Ellen Arnold, one of the co-organizers of the Kalamazoo 2010 gathering, has written up the following summary from the conference:
In May, scholars from across the disciplines, including many of the members of ENFORMA gathered at the Medieval Congress at Kalamazoo. It was a very successful meeting, with five sessions and 14 papers, and on behalf of Richard Hoffmann and myself, I would like to thank the speakers and our chairs for their hard work, engaging projects, and their participation throughout the conference. Topics and methodologies ranged across the field, truly highlighting how integrative and interdisciplinary medieval environmental history has become. There were papers on how resources were used and how that use was structured: sanitation systems in England, mills in France, hunting regimes in Italy, and timber resources in Scotland. Others addressed bigger patterns of environmental interaction across time and space, including monastic manipulation of landscapes, the possible links between climate and crusades, and settlement patterns. This year, many participants were also discussing medieval ideas and knowledge—about soil structure, fish, religion, and concepts of the landscape as being part of identity.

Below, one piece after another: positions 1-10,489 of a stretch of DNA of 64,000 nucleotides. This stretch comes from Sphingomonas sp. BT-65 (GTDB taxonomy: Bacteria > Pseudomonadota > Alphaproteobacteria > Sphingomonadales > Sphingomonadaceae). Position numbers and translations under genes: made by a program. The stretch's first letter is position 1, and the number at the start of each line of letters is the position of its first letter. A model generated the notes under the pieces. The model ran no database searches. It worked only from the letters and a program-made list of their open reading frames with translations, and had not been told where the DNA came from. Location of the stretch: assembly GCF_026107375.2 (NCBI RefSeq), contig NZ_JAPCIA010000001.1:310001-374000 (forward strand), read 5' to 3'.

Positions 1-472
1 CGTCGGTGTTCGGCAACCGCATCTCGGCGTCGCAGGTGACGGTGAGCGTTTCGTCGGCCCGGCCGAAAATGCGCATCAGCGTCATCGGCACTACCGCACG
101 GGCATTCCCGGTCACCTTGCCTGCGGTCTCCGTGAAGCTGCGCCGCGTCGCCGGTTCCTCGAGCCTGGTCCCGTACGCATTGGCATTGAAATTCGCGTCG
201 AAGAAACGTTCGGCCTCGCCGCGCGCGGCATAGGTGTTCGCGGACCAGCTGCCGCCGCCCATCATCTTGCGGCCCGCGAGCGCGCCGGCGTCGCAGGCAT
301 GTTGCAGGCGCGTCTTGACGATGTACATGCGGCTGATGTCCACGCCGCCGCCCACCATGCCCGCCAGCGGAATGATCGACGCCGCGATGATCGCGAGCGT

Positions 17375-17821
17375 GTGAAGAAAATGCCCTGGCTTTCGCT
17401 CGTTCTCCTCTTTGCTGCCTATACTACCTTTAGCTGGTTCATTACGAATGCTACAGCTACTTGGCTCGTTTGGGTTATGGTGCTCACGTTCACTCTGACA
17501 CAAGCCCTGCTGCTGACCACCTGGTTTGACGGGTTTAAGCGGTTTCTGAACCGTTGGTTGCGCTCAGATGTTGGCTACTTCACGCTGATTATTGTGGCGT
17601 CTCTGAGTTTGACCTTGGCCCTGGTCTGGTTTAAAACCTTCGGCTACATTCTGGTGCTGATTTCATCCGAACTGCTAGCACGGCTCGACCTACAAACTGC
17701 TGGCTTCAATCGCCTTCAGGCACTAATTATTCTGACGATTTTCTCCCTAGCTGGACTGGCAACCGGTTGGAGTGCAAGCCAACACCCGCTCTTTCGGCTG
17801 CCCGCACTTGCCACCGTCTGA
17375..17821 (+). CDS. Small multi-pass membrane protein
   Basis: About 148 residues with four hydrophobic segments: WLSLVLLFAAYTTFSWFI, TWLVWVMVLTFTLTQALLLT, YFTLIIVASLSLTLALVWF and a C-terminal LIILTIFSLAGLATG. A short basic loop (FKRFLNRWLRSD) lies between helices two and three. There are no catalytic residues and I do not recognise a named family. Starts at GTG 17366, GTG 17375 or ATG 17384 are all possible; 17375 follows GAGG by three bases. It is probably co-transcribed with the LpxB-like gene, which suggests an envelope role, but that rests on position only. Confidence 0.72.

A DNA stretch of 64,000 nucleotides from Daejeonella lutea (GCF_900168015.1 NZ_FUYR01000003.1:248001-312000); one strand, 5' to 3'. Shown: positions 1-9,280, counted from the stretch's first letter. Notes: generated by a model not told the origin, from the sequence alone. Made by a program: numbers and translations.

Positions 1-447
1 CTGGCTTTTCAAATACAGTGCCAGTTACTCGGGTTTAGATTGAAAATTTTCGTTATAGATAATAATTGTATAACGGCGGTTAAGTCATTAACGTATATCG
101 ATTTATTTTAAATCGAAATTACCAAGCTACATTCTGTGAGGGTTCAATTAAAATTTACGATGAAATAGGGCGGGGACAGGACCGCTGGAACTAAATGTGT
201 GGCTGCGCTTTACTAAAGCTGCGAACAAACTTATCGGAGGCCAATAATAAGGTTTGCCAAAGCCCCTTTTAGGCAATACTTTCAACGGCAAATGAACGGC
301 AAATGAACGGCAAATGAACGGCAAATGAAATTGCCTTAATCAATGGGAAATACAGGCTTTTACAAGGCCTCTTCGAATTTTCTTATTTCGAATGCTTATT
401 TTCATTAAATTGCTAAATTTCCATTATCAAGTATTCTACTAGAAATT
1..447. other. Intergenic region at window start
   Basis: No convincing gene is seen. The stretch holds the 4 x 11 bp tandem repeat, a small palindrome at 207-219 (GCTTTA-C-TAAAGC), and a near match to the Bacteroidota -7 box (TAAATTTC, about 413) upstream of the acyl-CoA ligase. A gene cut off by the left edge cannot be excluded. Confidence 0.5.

The sources used were equally diverse, including archival sources, scientific treatises, maps, charters, dispute settlements, poetry, and epic literature. We also saw ample proof of how many different approaches are available, from archaeology, zooarchaeology, and climate sciences to textual criticism, archival research and literary analysis (and the combination of many of these, for example to determine patterns of early medieval animal disease). We welcomed familiar faces and many new colleagues to these sessions, both as participants and in the audience, and we hope that this broader community continues to grow and to provide opportunities for collaboration and for sharing new research. Look for us again in two years!
Abstracts of the papers are available for download: ENFORMA_Sessions_Kzoo_2010